LD asks: “My husband and I are wondering what you can tell us about the Hamsa Hand?”
The Hamsa hand is a popular apotropaic amulet that is used to ward off evil. It is said to symbolize the hand of God with the Hebrew version referring to it as the Hand of Miriam (named for Moses and Aaron’s sister). Worn most often as a necklace or other jewelry item or displayed in a house, it is said to bring its owner happiness, good fortune, health and good luck – which means it’s just another good luck charm.
No matter what Biblical names are attached to it, it is still an amulet, the use of which the catechism refers to as “reprehensible” (No. 2117).
A brief review of the history of the Hamsa hand is also troubling because this symbol, which is found in both ancient Judaic and Islamic cultures, seems to have originated with the Phoenicians and was once used as a protective symbol for an ancient Middle Eastern goddess. The name itself means “five” and is said to symbolize the five books of the Torah for Jews and the Five Pillars of Islam for Sunni Muslims.
People like to argue that using an amulet is no different than wearing blessed objects or praying with relics, but they’re wrong. Yes, we wear blessed objects or keep them in our homes to protect us from Satan, but it’s not the object that we believe has the power – it’s the God whose blessing is upon it. An amulet is believed to possess its own power whereas relics or blessed objects are symbols of the intercessory power to be found in a saint, or in God Himself.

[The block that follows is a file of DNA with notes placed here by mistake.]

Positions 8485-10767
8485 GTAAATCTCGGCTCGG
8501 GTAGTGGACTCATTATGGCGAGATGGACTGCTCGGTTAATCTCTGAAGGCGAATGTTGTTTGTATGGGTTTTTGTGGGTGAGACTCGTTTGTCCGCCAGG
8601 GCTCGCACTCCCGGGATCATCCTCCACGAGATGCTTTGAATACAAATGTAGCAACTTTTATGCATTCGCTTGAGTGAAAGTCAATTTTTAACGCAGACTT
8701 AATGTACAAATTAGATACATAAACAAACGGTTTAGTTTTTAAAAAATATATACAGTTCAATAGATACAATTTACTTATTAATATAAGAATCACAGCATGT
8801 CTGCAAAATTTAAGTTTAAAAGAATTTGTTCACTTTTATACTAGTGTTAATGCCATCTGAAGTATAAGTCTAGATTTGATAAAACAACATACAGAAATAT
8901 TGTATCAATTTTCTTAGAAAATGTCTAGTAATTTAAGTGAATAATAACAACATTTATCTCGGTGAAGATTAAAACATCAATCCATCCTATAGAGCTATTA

As we read in the Catholic Encyclopedia: “Objects dear to Christian piety, such as in the early days the representation of the Good Shepherd, the Lamb, palms, relics of the martyrs, and in later days, pictures of the saints, medals, Agnus Deis, etc., were venerated in a relative sense. They were, in the mind of the Church, in no wise thought to have any latent power or divinity in them, or to be calculated to assure, as of themselves, to their possessors, protection against harm or success in undertakings.”
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